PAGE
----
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Research & Development


Bill Edwards

We're developing an upgraded satellite-relay controlled sensor system for DoD, with the system enclosed in a transportable shelter. We also have a small testbed within our building, consisting of two standard 19" wide electronic equipment racks. The intention is incorporating a different LAN distribution system in the transportable system, using the testbed as a "proof of concept" evaluation tool. We're in the process of implementing ISO9000/9001/900* under the guidance of our QA wizard. His issue is that we don't have schematics or working drawings for what we're doing (or trying to do) on the testbed, even though the design is based on the working system in the transportable shelter. It's been explained that we're using the existing design and "red-lining" the changes as we develope the new LAN system (which requires re-wiring a great number of connections over the previous LAN system). We are still working out the particulars for the new system, but as he interprets ISO9000 we need a working drawing before we do anything, so we've been shut down. How the Hell am I supposed to develop anything if I can't even activate the equipment to explore how it operates, let alone integrate it with the rest of the system? What's in ISO9000 that will allow me to produce this system under Research and Development (which is what we're doing), or is this a real-world Dilbert situation?


Super Moderator
I'm a 14000 guru and not a 9000 one but i have been doing 9000 internal for about 2 years so I'll give it a shot.

4.4 Design control seems to allow quite a bit of lattitude in how an organization conducts it's product development. It seems to me that if you establish some type of scheduled oversight period, maintain good documentation of the steps being taken with the results + and -, and possibly map out courses of action to be taken, you might be ok.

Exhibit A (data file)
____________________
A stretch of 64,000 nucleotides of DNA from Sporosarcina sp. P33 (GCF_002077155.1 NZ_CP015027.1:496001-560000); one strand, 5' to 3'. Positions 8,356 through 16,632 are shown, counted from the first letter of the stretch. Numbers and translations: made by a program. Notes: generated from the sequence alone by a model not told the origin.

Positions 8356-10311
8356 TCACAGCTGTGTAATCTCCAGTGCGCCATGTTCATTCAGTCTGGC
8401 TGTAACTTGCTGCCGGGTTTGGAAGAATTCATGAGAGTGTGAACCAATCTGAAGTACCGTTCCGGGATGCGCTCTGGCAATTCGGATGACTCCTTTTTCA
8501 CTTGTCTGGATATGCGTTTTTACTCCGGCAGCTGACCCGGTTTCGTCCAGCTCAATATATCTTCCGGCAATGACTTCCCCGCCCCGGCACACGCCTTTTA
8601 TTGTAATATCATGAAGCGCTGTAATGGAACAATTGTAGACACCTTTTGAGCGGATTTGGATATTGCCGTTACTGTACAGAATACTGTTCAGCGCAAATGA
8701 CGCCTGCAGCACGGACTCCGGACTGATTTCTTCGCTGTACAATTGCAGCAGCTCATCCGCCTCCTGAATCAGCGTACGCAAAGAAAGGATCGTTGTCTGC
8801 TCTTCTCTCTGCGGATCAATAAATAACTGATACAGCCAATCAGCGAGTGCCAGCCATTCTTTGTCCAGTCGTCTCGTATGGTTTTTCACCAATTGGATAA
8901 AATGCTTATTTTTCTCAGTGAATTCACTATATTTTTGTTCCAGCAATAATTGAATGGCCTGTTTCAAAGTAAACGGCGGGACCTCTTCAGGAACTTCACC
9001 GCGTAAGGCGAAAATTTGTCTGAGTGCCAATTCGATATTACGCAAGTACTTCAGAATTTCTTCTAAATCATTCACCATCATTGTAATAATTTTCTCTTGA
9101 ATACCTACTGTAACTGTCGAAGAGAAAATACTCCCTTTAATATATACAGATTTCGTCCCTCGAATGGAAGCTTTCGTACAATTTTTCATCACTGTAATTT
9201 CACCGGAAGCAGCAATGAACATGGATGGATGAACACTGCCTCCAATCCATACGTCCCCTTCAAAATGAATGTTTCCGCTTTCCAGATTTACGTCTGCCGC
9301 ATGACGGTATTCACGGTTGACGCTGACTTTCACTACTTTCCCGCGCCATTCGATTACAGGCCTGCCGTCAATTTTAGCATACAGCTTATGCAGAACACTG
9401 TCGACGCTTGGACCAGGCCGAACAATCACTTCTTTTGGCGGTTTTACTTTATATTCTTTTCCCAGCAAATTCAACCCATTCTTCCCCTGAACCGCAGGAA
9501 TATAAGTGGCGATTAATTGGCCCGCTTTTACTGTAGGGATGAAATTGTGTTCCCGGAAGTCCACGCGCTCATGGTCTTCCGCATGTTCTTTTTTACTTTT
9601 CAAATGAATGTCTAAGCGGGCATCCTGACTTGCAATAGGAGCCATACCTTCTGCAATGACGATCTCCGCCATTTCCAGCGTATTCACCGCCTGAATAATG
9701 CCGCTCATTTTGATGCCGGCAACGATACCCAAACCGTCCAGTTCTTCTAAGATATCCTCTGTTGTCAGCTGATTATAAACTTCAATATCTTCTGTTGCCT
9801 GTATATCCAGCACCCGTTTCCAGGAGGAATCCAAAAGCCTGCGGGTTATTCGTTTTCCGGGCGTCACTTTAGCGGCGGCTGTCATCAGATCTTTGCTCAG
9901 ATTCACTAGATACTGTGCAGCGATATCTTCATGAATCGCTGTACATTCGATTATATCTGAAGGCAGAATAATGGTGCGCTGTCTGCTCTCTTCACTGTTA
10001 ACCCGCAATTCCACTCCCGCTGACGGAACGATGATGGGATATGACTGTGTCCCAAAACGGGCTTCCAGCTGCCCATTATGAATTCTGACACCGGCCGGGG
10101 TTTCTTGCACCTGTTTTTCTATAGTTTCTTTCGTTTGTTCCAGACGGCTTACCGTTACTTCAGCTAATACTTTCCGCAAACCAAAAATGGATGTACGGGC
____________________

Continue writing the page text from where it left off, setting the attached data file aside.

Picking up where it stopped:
The standard was not meant to hinder or stop productivity, but to insure the quality of it (my reading).

Maybe too much is being read into it at you location.

Then again I could be wrong across the board.


Captain Nice
Staff member
Randy is correct. Your 'wizard' may want to shoot me, but you can do what you want as long as your system supports it. It is quite common for a company to take an existing design and 'redline'. The standard only requires that you have a defined design 'system' with design reviews at 'appropriate' stages (may only be 1 stage in some companies). There is absolutely no requirement for you to have a schmatic or working drawing until you reach the late stages of the design phase where you are past prototype (which is what it sounds like you are doing). You DO have to record what you're doing. Some companies just have engineering notebooks

Read 4.4 for your self. Then ask your local 'guru' where it says "...a company must have schematics or working drawings for what they're doing (or trying to do) on the testbed during the early stages of the process." It doesn't say that. Period.



Just out of curiousity, is your company registered to any quality standard yet? My company is strictly R&D and I have come across a few people in upper management that do not see the benefit of what I'm doing. They also have me chopping out large sections because "they do not apply".
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